Another 4.4 million Americans filed for unemployment benefits last week. That brings the total number of new claims to 26.5 million since March 14. With historic levels of unemployment, job sites such as LinkedIn are seeing a huge boost in users.

LinkedIn help

If you’re looking to tighten up your LinkedIn profile, think about what recruiters would be searching for when they’re looking for someone with your skills and qualifications, and then tailor your headline accordingly, incorporating keywords.

For example, instead of simply saying that you’re a “financial analyst” you might write “financial analyst specializing in audit, risk, and compliance.”

You also want to weave keywords into your summary, says Brenda Bernstein, author of How to Write a KILLER LinkedIn Profile. You can do that by listing your “specialties” at the bottom of the summary section, she says.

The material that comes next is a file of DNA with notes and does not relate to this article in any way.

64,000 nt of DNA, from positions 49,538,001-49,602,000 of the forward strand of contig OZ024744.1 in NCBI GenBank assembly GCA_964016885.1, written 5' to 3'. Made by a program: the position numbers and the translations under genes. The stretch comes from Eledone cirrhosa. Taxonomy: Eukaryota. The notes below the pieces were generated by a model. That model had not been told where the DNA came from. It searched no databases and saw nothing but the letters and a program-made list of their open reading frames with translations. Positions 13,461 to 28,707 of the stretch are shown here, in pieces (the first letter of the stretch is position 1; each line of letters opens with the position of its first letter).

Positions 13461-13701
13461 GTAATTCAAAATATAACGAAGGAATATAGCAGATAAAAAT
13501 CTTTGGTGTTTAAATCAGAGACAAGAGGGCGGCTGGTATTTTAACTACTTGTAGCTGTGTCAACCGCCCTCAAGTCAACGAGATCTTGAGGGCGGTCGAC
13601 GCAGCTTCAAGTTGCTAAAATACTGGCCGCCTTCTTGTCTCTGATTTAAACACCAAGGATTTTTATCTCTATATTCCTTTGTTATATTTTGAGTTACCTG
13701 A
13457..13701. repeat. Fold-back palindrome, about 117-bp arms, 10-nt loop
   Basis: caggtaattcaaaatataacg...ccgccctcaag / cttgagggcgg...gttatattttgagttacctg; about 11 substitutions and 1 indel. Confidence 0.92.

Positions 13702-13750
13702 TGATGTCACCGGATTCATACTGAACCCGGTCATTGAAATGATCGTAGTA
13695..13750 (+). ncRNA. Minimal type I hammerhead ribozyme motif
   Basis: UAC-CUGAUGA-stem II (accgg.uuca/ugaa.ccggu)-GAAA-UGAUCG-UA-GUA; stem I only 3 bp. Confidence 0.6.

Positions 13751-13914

Outreach advice

If you’re looking for a new job, you’re likely sending a lot of cover letters or emails introducing yourself. Jonathan Tisch, co-owner of the New York Giants and co-chairman of the board of Loews Corporation, has some email advice.

“I learned something in my first month at Loews Hotels in 1980,” he told The New York Times. “My boss told me that whenever you’re writing a letter — and it applies to emails today — never start a paragraph with the word I, because that immediately sends a message that you are more important than the person that you’re communicating with.”

As Inc noted, Tisch didn’t exactly stick to his own rules. His paragraph explaining why you shouldn’t start paragraphs with I starts with I. Rules were made to be broken, I guess.

But this advice isn’t just about your writing style. “When you start to train your thinking about how to not use I, you become a better writer, and it teaches you how to really think through an issue,” Tisch added. “What are you really trying to say, and how are you going to say it without starting the paragraph with the word I?”

So think about the needs of the position, and how you can make life easier for the person you’re emailing.

See Also: 6 secret tricks employers use to test you during interviews

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